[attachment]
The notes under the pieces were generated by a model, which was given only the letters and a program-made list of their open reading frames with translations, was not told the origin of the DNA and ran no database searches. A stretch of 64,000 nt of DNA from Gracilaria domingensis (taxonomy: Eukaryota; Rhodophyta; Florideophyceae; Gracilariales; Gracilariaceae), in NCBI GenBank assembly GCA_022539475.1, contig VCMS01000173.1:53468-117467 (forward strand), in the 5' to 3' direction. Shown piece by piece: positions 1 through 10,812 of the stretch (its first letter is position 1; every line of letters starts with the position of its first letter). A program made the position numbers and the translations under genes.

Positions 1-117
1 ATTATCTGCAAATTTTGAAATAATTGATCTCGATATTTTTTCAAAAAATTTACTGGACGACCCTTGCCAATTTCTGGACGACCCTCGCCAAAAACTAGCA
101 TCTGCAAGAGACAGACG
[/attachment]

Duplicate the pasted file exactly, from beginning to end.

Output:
The notes under the pieces were generated by a model, which was given only the letters and a program-made list of their open reading frames with translations, was not told the origin of the DNA and ran no database searches. A stretch of 64,000 nt of DNA from Gracilaria domingensis (taxonomy: Eukaryota; Rhodophyta; Florideophyceae; Gracilariales; Gracilariaceae), in NCBI GenBank assembly GCA_022539475.1, contig VCMS01000173.1:53468-117467 (forward strand), in the 5' to 3' direction. Shown piece by piece: positions 1 through 10,812 of the stretch (its first letter is position 1; every line of letters starts with the position of its first letter). A program made the position numbers and the translations under genes.

Positions 1-117
1 ATTATCTGCAAATTTTGAAATAATTGATCTCGATATTTTTTCAAAAAATTTACTGGACGACCCTTGCCAATTTCTGGACGACCCTCGCCAAAAACTAGCA
101 TCTGCAAGAGACAGACG